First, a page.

1. Your product is so good that your users automatically feel engaged with your brand.

2. Talking to people.  You can talk to people through social media, through customer service by being very responsive, through events, emails, phone calls etc.

If you get in the habit of having genuine conversations with your engaged users, you’ll be able to create an engaged audience.

3. User to User (Engaged Community)

Now you have an engaged audience of people who feel an emotional connect with your brand and product.  Time to start connecting them with each other.  You can do so using conversation platforms like forums, facebook groups or build something yourself.

This too, may happen naturally.  Again, 99.999% of the time, it won’t at first.  You have to facilitate it.

By creating an emotional connection between users, they no longer perceive themselves as just a customer.  Now, they’re a part of a community that they care about.  You’ll have yourself a community of highly engaged users with a strong emotional connection with your brand, helping guide your product toward organic growth.


“If the goal is to build an amazing product, why not just focus on product?”

Apple is a terrible example for a lot of business cases because their products are perceived to be on such a different level, but the reason they’re on that level is because they’ve reached the point where this cycle is happening organically.  It only took them a couple decades and almost going bankrupt to figure it out.

So yes, technically, you can focus 100% on your product without manually facilitating any “user-to-brand” or “user-to-user” engagement.  But they can only help you reach the organic cycle faster and more efficiently.

Now go! And build something epic.

How Turntable Nailed the Gamification Challenge is taking over the ear drums of social music listeners everywhere.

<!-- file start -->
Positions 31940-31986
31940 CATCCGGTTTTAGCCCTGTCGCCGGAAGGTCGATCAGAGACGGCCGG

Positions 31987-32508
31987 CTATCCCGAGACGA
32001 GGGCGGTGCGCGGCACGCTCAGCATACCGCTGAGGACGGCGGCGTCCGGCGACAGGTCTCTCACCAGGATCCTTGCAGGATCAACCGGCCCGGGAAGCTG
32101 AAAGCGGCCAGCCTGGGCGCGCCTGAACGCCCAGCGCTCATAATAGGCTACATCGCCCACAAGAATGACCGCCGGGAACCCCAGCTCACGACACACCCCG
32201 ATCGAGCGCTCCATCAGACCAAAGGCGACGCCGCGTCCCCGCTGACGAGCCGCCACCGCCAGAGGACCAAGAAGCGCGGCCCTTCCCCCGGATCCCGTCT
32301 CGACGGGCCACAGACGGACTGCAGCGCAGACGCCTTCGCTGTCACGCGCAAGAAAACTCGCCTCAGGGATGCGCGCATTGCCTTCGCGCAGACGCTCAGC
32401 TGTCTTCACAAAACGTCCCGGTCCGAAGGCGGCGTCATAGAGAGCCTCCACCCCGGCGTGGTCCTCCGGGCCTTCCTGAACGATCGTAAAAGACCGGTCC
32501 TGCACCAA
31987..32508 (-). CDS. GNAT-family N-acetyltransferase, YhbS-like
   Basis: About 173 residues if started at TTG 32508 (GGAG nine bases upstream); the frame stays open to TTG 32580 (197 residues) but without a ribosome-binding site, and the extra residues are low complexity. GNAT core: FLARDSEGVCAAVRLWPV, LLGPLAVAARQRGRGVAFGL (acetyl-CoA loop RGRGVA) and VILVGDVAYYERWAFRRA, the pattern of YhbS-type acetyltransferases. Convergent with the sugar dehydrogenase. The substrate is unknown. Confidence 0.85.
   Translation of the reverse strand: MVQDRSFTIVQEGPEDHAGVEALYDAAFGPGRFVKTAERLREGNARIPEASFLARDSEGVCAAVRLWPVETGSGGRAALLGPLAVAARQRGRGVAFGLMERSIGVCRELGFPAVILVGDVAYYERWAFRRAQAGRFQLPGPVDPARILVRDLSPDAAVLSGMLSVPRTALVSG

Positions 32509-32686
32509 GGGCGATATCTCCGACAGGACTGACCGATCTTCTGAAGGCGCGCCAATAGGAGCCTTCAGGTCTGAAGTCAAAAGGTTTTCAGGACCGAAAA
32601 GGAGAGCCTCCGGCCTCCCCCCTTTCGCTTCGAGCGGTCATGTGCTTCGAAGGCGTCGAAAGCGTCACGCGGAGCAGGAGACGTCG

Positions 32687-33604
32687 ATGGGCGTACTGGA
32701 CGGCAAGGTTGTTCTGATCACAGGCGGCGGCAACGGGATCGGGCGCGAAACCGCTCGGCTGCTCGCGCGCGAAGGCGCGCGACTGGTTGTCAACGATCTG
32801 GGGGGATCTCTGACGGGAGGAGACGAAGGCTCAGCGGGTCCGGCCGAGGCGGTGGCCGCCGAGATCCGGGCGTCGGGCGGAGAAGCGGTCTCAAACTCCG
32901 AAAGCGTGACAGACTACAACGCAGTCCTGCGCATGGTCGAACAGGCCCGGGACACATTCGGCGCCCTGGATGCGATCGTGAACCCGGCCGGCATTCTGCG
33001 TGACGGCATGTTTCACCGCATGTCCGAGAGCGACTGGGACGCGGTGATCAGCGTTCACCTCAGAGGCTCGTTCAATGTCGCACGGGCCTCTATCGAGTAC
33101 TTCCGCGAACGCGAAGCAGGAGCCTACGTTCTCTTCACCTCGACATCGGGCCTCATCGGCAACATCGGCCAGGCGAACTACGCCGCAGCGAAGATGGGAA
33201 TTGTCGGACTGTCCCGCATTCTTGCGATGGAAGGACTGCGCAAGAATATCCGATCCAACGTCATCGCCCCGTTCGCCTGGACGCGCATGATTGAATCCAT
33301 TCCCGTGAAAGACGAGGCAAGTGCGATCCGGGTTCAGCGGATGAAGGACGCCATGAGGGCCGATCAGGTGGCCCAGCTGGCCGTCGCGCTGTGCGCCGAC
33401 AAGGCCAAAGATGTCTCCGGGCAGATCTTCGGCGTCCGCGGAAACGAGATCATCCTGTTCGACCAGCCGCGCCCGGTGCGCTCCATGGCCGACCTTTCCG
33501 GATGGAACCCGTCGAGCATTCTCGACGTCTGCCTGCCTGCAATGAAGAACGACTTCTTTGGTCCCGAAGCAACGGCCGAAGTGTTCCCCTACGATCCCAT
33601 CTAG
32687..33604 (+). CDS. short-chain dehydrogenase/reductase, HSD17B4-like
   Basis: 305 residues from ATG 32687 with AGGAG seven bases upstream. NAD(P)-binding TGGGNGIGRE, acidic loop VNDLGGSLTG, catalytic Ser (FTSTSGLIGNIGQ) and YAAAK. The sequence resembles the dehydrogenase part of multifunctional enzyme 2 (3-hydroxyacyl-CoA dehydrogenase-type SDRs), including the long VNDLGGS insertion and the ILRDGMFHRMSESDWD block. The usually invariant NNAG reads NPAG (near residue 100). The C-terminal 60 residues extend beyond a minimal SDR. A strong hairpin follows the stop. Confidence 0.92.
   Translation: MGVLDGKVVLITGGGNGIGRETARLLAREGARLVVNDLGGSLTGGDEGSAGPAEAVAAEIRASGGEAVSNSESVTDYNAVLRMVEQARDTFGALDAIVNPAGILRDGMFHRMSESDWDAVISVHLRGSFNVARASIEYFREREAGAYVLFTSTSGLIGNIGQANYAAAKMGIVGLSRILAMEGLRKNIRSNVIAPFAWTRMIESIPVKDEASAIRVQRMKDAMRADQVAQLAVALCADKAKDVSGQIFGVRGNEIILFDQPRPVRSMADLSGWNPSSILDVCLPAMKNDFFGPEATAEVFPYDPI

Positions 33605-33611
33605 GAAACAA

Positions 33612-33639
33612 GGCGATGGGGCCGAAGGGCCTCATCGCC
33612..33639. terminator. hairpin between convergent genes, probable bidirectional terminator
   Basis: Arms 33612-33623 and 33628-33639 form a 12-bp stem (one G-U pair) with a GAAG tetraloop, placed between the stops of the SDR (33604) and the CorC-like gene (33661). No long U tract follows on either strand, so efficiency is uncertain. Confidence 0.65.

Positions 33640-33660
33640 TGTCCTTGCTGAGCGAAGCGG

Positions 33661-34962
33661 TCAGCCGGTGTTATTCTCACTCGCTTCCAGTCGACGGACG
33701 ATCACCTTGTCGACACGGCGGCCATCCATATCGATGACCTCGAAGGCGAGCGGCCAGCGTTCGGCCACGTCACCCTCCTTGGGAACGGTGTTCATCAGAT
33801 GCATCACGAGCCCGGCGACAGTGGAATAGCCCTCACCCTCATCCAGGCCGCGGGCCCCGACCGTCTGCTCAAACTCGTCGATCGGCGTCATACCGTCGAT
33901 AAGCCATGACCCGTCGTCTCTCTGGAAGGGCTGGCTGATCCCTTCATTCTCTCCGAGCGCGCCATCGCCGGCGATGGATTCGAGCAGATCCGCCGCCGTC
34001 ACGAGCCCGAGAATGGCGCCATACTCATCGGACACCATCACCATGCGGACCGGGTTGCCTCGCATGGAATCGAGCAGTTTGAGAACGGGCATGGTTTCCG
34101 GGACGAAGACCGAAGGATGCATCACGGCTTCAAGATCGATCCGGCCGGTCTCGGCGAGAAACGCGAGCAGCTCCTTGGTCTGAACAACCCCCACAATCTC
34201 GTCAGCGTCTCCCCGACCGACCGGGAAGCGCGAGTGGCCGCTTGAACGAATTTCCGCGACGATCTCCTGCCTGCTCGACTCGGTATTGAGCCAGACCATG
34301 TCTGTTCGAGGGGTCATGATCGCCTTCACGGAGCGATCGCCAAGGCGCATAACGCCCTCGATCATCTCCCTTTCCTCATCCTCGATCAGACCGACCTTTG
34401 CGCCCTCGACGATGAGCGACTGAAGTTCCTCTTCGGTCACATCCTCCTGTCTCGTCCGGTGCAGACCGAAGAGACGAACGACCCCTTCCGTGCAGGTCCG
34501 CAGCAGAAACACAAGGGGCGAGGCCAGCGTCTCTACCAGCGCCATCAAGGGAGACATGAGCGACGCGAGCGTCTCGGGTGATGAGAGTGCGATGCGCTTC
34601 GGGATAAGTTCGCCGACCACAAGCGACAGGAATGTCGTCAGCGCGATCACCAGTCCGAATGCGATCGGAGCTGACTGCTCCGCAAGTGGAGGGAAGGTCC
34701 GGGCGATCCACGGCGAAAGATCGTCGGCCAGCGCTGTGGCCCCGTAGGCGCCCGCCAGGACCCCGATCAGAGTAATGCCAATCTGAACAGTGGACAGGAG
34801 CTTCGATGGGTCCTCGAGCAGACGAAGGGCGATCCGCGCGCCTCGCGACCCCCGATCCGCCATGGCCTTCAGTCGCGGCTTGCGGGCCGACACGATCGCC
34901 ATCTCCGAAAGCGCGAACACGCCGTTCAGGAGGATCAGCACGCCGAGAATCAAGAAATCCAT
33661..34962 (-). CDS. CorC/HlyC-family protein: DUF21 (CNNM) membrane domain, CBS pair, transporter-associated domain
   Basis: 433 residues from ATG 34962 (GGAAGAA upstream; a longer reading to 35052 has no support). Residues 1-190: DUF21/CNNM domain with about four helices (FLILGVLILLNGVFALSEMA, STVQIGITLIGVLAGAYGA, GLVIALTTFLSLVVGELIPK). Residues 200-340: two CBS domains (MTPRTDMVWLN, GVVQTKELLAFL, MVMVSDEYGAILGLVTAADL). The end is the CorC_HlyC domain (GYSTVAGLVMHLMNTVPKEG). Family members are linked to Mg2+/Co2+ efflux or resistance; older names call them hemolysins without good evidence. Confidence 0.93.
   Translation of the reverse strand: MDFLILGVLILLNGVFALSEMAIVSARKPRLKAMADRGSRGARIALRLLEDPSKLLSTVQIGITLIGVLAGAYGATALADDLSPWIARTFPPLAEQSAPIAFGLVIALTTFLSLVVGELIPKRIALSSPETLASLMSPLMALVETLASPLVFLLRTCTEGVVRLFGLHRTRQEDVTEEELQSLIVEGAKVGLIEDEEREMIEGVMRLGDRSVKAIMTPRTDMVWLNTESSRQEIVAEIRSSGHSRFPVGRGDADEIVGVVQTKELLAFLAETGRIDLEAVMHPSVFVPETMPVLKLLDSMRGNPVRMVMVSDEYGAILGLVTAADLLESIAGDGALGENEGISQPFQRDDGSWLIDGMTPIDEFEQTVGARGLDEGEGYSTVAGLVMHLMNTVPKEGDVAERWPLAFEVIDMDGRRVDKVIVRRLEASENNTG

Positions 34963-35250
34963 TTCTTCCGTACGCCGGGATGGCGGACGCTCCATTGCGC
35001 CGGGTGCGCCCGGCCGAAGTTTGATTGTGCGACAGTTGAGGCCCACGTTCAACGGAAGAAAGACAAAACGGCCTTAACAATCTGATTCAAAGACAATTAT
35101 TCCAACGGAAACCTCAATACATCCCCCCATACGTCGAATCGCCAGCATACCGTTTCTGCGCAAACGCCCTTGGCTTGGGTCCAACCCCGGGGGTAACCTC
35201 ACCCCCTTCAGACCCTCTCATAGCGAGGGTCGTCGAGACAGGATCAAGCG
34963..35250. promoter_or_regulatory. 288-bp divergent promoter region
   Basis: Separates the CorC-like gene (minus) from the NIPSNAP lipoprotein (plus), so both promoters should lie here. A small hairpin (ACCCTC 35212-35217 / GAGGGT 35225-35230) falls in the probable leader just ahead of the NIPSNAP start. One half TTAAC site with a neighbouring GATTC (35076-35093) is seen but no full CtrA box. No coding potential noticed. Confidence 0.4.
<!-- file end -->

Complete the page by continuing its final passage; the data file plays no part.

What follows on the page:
If you haven’t tried it out yet, turntable is a site where you can create a room, name it whatever you want, and start to DJ.

You can have up to 5 DJs at a time, and everyone else is in the audience.  You can rate songs as “awesome” or “lame”.

Pretty simple… and they’re definitely not the first to create a social music listening platform.  Many others have done really well like, spotify, and more.

There’s something unique about turntable.  Something that has launched it to over 140,000 users in the first month.

What is it that turntable did so well?



They got the gaming aspect down right.  If you can do that, the rest (social share, WOM, user retention) all thrive.

They nailed the gaming interface on two levels. If you want the best gaming experience you can get, then check out UnrankedSmurfs.

1. Real time recognition

Being a DJ on turntable in a popular room is scary!  Will people like the songs I play?  I like indie music, but there are a lot of indie snobs out there.

But we do it because we want to be perceived as a great music curator.  We want people to know that we know the best songs out there.

We do this in real life naturally. Think about when people come in your car and you play your favorite, relatively unknown band, and everyone loves it.  Think about when people DJ at house parties.

The thing is, in real life, you don’t have these passive aggressive “awesome” and “lame” buttons for people to judge you.